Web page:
Universal Credit

Universal Credit (UC) was introduced in 2013 in an attempt to simplify the welfare system by 'rolling' six means-tested benefits and tax credits into a single monthly payment.

The main purpose of Universal Credit is to provide a greater incentive for people on benefits to work.

Supporters of Universal Credit hope it will reduce in work poverty by making it easier for people to move in and out of work ending what has come to be known as the benefit trap.

The government hopes that Universal Credit will cut welfare costs, prevent fraud, errors and discrepancies by creating a streamlined system where one payment replaces the current mix of benefits.

There have been problems with the introduction of Universal Credit. In some cases there have been delays in payments being made that has resulted in claimants struggling to paying priority bills such as rent, council tax and for essentials, for example food.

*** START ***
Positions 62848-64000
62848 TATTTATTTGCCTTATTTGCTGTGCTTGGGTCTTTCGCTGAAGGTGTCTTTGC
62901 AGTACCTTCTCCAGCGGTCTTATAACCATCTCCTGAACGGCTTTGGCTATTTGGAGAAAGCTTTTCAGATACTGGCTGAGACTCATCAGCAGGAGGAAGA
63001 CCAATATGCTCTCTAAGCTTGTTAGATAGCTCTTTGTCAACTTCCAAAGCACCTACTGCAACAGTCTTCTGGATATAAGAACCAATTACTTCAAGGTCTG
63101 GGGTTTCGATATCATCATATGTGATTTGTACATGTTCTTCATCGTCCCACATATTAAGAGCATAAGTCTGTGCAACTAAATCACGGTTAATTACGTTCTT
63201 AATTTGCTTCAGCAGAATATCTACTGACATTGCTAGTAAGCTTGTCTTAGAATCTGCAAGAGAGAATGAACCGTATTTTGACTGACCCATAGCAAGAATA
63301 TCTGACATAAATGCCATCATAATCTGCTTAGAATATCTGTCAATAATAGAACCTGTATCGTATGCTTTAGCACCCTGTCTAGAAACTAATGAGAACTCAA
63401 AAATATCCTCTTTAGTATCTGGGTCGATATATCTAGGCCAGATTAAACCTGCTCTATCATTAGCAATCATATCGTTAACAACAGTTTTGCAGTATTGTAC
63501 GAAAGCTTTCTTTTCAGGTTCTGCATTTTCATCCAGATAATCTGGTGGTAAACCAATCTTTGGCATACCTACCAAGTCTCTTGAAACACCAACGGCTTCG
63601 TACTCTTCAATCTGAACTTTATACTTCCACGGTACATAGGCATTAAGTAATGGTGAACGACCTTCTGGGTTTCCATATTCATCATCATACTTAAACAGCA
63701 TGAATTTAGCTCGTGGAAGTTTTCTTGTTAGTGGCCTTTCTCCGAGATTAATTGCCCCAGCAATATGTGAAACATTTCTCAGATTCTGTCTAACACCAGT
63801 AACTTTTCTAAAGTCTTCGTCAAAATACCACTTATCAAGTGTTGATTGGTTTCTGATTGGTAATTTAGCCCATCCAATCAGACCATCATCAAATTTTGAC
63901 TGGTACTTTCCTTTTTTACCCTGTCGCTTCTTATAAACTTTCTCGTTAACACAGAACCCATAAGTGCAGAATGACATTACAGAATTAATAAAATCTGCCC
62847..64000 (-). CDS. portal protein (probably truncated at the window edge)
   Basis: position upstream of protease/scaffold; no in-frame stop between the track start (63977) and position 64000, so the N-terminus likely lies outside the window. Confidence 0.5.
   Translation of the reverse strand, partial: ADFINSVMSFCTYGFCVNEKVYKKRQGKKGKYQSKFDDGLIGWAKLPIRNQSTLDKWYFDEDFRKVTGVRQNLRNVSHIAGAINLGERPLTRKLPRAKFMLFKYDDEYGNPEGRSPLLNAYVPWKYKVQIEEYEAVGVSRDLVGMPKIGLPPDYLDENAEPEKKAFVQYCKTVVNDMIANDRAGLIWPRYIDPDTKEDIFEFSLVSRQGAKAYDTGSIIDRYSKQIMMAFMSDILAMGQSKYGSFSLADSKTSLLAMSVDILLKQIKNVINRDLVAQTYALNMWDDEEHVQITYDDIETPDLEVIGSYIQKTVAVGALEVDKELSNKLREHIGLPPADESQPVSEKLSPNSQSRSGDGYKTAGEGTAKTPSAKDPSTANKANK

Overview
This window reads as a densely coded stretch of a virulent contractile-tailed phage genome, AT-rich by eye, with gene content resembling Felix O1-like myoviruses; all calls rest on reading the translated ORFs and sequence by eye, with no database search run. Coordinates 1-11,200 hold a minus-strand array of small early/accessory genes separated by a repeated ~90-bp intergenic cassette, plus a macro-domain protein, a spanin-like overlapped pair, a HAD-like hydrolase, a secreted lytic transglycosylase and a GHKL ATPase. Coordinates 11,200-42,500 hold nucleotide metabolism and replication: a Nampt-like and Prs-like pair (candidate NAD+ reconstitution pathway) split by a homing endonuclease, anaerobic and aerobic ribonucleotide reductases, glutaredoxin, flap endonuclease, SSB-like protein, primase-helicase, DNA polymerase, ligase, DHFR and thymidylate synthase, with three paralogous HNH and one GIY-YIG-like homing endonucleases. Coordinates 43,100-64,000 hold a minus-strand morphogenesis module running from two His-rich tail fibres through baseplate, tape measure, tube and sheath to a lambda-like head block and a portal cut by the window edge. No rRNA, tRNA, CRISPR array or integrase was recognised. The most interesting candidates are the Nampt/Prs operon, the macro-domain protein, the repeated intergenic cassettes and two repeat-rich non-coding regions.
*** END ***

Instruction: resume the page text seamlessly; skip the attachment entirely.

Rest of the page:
People can have difficulty in claiming Universal Credit this includes worries on ICT access, use and skills.

Adjusting to the Universal Credit system can cause people problems (especially the most vulnerable) with one area of particular concern being changing to monthly budget management where people and families have previously been used to a weekly or fortnightly payment period.

Due to ongoing problems with the introduction of Universal Credit the government has announced / introduced a number of changes.

See below for further information on Universal Credit (UC)